» 05/21/2010, 00.00
Islamic finance growing, looking to non-Muslims
The sector, which is worth more than a trillion dollars, is growing rapidly. According to Moody’s, it could grow fivefold. Participants at the World Islamic Economic Forum hear how it could become an instrument for long-term economic stability.
Kuala Lumpur (AsiaNews/Agencies) – In the midst of a world crisis, Islamic financing is growing. “In some countries, growth is as much as 10-15 per cent annually,” Malaysian Prime Minister Najib Razak said in opening the annual World Islamic Economic Forum in Kuala Lumpur.
Forum participants encourage Muslim countries to back Islamic financing, counting on the positive trend of the sector, which could also interest non-Muslims. “The time is right for this," Razak said.
Indonesian President Susilo Bambang Yudhoyono said Islamic finance is a fast-growing sector, and that it should strive to attract all investors including non-Muslims. "Muslim nations have a good opportunity to achieve greater growth," he said.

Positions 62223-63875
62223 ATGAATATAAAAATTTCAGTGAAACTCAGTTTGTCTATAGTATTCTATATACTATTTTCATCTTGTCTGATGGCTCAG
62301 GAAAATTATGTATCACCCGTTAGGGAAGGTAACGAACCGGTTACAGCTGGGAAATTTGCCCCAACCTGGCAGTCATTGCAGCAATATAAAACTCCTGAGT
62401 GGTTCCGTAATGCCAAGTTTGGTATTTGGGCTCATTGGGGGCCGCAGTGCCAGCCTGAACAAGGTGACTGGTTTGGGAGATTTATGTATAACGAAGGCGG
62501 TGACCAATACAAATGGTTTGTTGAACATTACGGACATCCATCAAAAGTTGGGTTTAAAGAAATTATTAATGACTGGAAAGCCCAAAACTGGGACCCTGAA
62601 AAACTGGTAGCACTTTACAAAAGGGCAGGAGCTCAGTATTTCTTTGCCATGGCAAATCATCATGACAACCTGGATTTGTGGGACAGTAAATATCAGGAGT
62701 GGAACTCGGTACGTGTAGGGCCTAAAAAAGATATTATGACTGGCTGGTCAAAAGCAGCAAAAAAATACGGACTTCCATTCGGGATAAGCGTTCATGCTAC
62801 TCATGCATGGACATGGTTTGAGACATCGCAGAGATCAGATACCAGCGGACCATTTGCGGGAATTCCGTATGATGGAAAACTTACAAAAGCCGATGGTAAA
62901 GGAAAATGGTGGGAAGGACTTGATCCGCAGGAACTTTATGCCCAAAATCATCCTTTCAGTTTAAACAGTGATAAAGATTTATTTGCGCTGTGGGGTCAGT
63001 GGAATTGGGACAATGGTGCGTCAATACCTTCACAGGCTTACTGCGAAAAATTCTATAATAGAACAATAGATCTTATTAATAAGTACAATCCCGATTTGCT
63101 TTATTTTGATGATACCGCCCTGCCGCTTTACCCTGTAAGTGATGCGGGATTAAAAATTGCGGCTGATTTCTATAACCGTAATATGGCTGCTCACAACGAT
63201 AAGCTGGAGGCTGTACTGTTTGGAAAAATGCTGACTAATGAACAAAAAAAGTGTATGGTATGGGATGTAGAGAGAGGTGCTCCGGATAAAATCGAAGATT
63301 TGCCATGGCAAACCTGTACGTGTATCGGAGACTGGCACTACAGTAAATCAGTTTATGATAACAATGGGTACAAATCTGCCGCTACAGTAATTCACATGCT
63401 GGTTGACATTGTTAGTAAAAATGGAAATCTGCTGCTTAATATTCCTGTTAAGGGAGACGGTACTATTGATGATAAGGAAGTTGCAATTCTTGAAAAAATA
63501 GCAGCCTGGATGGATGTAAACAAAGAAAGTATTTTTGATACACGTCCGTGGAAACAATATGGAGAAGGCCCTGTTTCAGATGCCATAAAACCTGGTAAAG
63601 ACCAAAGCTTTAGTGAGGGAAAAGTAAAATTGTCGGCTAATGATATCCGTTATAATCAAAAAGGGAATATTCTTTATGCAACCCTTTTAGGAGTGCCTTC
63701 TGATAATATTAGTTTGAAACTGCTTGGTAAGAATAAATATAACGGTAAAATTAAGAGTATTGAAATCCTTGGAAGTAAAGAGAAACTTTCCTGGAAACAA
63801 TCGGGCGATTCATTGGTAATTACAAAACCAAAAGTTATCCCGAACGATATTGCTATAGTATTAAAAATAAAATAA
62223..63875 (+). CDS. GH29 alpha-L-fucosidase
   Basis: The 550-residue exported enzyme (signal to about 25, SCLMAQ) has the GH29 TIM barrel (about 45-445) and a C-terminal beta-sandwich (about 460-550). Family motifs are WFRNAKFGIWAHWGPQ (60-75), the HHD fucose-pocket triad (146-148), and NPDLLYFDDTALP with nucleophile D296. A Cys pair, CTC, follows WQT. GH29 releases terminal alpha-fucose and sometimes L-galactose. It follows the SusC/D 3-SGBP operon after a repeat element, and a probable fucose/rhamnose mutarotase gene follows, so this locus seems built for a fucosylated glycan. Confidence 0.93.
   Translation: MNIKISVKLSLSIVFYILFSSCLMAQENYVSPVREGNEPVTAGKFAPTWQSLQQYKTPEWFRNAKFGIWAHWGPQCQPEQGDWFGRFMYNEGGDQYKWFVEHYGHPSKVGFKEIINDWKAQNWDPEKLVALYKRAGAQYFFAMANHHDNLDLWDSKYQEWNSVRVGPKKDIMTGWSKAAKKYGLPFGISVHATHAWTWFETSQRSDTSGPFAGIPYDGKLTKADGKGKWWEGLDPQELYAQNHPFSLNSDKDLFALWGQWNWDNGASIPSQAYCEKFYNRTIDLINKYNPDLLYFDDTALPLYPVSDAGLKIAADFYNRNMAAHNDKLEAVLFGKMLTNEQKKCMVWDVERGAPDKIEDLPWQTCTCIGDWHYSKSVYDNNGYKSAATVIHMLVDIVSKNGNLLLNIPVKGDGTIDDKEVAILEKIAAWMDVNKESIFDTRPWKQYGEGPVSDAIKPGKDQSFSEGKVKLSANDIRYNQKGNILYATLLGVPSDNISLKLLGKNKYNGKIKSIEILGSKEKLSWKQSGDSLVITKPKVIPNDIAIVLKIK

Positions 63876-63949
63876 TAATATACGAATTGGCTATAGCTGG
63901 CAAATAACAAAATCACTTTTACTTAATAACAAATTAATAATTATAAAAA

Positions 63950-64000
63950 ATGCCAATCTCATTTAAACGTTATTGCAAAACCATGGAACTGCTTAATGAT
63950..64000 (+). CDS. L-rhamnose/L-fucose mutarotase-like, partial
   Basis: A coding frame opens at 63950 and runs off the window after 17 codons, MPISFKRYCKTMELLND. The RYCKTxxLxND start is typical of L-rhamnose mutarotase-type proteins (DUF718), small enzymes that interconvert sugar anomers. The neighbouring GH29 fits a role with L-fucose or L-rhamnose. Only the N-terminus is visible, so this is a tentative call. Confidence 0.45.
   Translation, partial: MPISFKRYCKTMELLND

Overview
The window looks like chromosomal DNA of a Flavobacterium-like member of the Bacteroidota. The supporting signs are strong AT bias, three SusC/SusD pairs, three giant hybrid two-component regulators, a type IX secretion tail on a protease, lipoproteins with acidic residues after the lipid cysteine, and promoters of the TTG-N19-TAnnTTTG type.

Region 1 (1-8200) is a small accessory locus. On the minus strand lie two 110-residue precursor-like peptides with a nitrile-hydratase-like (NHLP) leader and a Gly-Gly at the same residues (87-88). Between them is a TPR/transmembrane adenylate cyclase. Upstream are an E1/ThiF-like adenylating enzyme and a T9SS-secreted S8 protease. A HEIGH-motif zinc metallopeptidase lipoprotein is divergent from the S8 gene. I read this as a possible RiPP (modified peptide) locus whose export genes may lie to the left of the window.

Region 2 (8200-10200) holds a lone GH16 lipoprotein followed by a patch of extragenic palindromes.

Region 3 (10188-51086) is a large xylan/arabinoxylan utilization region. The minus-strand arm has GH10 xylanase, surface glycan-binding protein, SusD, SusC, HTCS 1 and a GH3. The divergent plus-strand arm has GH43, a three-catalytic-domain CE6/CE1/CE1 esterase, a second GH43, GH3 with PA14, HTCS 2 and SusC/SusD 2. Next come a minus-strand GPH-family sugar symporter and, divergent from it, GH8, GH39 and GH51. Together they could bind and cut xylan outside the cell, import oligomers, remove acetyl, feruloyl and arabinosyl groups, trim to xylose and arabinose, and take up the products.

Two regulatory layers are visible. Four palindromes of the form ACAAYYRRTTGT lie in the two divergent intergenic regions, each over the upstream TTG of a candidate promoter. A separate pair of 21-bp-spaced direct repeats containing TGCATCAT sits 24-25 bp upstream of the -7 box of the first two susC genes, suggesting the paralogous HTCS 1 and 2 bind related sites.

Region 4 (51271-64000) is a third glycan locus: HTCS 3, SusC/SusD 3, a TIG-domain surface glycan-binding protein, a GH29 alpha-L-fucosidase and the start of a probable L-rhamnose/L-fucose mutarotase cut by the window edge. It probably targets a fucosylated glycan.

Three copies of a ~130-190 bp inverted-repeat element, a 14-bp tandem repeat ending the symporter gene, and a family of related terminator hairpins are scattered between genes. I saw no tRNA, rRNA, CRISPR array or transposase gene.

Moody's Investors Service has forecasted Islamic finance has a market potential of five trillion dollars.
Muslim countries must continue to play a leading role in transforming this sector from being considered niche banking into something that is widely accepted as central to long-term economic stability around the world
Islamic banking, a booming trillion-dollar industry, prohibits the payment and collection of interest, and bans gambling, so highly complex instruments such as derivatives and other creative accounting practices are banned.
The sector also shuns investments in gambling, alcohol and pornography in favour of ethical and socially useful investments.
Real assets must back transactions, whilst the customer and the institution share the risk of any investment and divide any profits between them.
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